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Pioneering app gives millions of Ghanaians access to ambulances

  • University of Warwick graduate from Ghana designs revolutionary navigation app
  • For the first time ever, 8.7 million people in Ghana have access to ambulance services, even without internet connection
  • SnooCode allows Ghanaians to navigate using GPS pinpointing without needing traditional address system
  • Founder won British Council entrepreneurial award in Accra this month

Millions of people in Ghana have gained access to life-saving emergency services, thanks to a revolutionary navigation app designed by a University of Warwick graduate.


Sesinam Dagadu, who is originally from Accra and studied at Warwick’s School of Engineering, has developed a pioneering app – SnooCode - which allows Ghanaians to access essential services and find their way around - without needing a traditional address system.

For the first time in the history of the ambulance service in Ghana, 8.7 million people can now be reached by paramedics using this app in the most hostile conditions – even where there is no internet connection.

SnooCode generates a unique alphanumeric code for each property in Ghana, and uses GPS to pinpoint the property’s exact location. When an address code has been created, the user enters it into the app, and its navigation system calculates the best route to the property.

As well as the emergency services, taxi drivers, couriers, food delivery drivers and garbage collection can also use the app – and the code can even be used in place of an address to open a bank account.

The same code is always linked to the property, so internet connection isn’t required – and people with even the most basic education can use it.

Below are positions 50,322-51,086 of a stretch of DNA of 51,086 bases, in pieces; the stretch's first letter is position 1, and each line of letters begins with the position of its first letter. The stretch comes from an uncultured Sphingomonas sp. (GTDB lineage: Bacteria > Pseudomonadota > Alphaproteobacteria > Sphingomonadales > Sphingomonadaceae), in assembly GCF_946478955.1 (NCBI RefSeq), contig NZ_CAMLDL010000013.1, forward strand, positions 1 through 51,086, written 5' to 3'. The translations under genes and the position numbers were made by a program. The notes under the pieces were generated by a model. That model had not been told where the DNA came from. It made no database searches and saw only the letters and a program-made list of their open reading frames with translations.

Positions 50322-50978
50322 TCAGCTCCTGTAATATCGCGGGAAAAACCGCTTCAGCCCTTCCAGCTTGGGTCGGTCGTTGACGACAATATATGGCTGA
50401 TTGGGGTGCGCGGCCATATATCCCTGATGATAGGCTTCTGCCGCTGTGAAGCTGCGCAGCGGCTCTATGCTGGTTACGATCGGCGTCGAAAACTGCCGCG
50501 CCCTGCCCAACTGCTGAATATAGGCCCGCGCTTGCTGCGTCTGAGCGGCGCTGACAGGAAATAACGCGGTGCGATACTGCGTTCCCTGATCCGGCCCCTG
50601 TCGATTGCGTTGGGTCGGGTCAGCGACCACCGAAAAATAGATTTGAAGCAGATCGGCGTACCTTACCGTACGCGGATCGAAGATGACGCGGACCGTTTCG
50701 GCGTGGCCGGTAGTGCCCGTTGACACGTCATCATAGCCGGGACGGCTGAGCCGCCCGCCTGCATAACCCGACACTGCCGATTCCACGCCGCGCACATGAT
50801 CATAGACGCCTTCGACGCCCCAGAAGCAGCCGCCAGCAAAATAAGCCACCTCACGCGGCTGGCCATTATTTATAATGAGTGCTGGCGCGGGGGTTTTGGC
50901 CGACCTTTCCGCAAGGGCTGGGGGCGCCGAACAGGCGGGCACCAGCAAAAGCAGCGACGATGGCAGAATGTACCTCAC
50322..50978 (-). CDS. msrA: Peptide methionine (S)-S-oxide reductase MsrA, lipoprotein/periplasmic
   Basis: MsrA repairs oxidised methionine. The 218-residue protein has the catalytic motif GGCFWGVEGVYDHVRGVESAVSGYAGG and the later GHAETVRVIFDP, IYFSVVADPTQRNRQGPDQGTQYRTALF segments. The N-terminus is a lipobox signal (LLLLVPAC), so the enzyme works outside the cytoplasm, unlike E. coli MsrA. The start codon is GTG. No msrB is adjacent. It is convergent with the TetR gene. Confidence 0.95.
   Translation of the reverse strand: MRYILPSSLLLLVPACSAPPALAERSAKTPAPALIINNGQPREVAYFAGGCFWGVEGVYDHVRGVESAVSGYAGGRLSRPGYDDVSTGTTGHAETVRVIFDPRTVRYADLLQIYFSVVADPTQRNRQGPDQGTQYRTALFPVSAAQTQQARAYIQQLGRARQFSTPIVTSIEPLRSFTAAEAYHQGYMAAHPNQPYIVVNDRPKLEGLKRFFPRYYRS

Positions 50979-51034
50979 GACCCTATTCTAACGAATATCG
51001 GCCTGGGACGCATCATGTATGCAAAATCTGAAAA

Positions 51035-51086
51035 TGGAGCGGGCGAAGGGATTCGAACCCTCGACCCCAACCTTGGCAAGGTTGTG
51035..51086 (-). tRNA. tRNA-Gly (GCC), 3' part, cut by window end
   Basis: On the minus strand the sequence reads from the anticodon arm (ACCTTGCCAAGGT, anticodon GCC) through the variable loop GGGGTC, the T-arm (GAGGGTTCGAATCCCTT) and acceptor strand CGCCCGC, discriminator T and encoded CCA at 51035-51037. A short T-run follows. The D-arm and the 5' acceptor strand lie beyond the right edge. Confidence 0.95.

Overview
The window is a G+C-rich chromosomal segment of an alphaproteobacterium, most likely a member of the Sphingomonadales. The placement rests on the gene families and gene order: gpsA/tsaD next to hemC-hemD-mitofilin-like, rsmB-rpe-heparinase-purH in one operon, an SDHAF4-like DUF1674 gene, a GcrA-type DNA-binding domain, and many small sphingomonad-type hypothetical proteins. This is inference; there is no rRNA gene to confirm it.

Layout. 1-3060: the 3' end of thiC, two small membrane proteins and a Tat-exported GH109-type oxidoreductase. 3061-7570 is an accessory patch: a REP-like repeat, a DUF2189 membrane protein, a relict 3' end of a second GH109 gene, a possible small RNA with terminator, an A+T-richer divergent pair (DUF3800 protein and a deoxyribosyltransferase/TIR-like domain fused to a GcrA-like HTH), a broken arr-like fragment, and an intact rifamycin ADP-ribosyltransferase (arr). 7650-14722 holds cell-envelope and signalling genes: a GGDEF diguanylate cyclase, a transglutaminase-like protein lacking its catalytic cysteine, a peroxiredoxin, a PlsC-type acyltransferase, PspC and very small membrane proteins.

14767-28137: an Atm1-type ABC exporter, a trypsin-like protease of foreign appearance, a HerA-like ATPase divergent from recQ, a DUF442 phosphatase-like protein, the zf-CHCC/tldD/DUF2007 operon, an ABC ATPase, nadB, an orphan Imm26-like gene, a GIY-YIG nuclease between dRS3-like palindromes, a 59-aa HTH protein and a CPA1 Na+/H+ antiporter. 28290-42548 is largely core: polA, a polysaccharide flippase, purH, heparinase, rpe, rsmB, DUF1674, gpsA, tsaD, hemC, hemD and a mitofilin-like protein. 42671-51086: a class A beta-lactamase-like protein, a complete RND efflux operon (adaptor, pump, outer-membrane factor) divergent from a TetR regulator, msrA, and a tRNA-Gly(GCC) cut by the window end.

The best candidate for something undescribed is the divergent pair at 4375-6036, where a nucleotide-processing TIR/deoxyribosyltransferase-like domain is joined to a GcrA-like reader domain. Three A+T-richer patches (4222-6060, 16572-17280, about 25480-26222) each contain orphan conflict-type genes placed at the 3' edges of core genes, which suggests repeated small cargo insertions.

The app could be used in counties which face similar difficulties as Ghana, and a global version of SnooCode is currently being developed.

Sesinam Dagadu, founder of SnooCode, won the ‘Entrepreneurial Award’ at the British Council ‘Study UK Alumni Awards 2017’ in Accra this month.

He comments on designing the app, and his education at Warwick:

“Designing the app has required a lot of observation of the things that frustrate and limit people due to a lack of an adequate address system. We see our job as being to make all these problems go away.

“Warwick provided an environment like no other with smart, driven and passionate people from all over the world in which one can easily be convinced of one’s ability to make a difference.

“In a world where knowledge is becoming ubiquitous and readily available to all Warwick did a very good job of directing and focusing learning and research activity but more importantly in my opinion exposing their students to the world’s problems and giving them a shot at solving them.

“Warwick left me with a view that we are all here to solve problems and make new things possible.”

SnooCode has been identified by World Health Organisation (WHO)’s African Network for Drugs and Diagnostics Innovation (ANDi) as a key technology in providing timely emergency care across Africa and in the battle against infectious and vector-borne diseases like malaria, cholera and Ebola, by allowing healthcare professionals to identify the centres of disease and other outbreaks.

14 February 2017

Further information:

Luke Walton, International Press Officer

+44 (0) 2476 150 868

+44 (0) 7824 540 863

L dot Walton dot 1 at warwick dot ac dot uk